Putting your money in brick and mortar is still considered to be one of the most sensible ways to invest. Here's how to do it across the globe.
Buying in Hong Kong
Providing you have the means to pay Hong Kong prices, taking out a mortgage in Hong Kong is a relatively easy process. All the major banks, such as HSBC, Standard Chartered, Bank of China, Citibank, BEA, and Hang Seng, offer mortgage facilities and depending on the property you are buying, you can usually get between 60 and 90 percent of the value. There are fixed and flexible rate mortgages on offer, as well as deposit-linked mortgages that give preferential interest rates dependent on your other savings. As with anywhere, you need to allow for solicitor fees and stamp duty in your budgeting, as well as delays, especially when buying a new build.
Buying in the UK and US
Unless you are buying back in your home country with the intention of moving back to live in the property straight away, the process can be tricky. Buying to let as a non-resident is, of course, possible, but the requirements are much stricter, and the necessary capital is much higher. Most banks and building societies in Europe and the US have tempting offers for first-time buyers, but one of the conditions is that you are both a resident and buying to live in. There are a few exceptions, such as HSBC Expat, which provides a mortgage service, but these companies tend to cater for high-value properties and require either a larger deposit or investment with the bank, as opposed to those required for regular home mortgages. The best option is to use a specialist expat broker to find a mortgage company that will work for your circumstances. While this does require an extra fee, it will save you a great deal of time and stress in the long run.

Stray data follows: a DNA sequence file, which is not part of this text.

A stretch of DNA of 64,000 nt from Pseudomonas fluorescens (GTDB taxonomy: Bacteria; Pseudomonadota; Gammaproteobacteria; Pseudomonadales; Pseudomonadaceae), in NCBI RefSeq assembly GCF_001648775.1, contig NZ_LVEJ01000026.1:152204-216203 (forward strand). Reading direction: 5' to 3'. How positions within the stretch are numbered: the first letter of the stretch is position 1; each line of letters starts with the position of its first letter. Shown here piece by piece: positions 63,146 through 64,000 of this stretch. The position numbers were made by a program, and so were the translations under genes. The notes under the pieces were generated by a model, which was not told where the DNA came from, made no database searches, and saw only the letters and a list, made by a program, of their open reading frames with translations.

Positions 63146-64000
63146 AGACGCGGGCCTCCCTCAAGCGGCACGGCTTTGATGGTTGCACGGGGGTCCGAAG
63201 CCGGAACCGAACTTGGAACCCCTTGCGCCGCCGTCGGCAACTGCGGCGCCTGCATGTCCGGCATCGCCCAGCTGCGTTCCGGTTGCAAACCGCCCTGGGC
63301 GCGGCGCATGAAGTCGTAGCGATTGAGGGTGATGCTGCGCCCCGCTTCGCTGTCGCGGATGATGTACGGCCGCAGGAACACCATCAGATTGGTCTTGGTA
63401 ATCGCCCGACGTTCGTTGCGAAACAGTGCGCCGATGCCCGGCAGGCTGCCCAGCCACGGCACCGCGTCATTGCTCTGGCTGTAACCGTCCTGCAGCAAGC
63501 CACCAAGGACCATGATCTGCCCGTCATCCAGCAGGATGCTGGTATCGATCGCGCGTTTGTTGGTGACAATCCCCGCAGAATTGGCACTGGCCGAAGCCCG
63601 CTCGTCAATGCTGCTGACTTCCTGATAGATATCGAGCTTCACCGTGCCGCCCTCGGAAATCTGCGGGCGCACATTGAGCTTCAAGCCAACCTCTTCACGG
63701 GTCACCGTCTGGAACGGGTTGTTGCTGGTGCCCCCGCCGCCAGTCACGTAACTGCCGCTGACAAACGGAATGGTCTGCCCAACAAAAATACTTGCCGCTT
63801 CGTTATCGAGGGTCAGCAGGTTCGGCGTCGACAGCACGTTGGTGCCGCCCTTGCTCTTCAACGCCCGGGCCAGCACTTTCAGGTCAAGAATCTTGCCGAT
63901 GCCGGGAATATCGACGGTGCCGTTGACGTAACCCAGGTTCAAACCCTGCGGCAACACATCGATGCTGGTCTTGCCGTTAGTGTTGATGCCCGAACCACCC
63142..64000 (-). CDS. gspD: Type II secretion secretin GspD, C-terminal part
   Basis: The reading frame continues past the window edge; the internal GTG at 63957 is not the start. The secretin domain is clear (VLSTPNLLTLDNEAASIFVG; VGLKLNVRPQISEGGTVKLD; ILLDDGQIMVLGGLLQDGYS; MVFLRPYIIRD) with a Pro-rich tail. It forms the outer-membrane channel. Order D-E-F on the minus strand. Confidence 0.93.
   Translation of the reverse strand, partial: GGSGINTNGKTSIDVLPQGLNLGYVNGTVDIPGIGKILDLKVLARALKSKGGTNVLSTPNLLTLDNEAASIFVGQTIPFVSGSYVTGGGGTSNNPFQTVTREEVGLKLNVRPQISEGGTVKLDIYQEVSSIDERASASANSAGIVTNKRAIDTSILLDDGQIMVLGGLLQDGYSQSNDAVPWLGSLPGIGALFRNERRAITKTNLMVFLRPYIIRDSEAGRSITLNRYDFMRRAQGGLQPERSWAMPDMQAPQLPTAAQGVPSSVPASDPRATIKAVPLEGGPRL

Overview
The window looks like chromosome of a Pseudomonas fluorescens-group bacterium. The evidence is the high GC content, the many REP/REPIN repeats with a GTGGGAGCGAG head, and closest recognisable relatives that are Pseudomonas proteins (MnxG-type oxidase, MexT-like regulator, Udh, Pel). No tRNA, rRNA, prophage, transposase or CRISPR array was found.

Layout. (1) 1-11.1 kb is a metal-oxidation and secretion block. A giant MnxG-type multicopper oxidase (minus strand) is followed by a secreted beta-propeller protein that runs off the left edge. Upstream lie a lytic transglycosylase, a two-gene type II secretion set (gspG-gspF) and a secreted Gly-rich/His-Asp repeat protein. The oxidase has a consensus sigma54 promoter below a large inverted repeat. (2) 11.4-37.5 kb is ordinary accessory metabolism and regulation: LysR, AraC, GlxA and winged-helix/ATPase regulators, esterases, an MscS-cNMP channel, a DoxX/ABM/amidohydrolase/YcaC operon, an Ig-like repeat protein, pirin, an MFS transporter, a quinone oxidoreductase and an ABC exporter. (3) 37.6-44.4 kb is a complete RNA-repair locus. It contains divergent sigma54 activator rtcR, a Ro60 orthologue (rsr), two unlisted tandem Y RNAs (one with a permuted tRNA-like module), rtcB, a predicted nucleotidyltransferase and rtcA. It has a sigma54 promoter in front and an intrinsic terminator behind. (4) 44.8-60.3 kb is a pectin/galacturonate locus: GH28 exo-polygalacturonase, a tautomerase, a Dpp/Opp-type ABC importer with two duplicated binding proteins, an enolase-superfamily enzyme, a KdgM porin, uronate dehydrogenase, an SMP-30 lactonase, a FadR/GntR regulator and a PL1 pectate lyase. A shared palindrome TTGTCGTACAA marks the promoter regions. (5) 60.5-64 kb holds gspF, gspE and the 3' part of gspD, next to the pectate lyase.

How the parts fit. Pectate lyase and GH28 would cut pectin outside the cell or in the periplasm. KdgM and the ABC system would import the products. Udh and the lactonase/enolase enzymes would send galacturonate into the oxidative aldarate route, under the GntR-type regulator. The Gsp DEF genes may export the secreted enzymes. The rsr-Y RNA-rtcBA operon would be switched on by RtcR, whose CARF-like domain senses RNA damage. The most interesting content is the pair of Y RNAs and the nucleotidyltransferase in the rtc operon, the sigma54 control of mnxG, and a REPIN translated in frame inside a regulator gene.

Buying Around the Region
Buying a property in other countries around Asia is often a tempting proposition for Hongkongers and expats alike, as the prices are considerably cheaper than either Hong Kong or their home country. Thailand has traditionally been a popular choice, though emerging markets such as Vietnam and Cambodia offer even cheaper deals, but with potentially larger pitfalls. Each country has its own set of regulations for foreign purchase, but the use of a local or international agent can smooth the process. Developers that are directly targeting foreign investors will also help the process, though may offer less lucrative terms. Mortgage loans can be approved either through international banks in Hong Kong or through local investors who often only require small deposits to
secure off plan.
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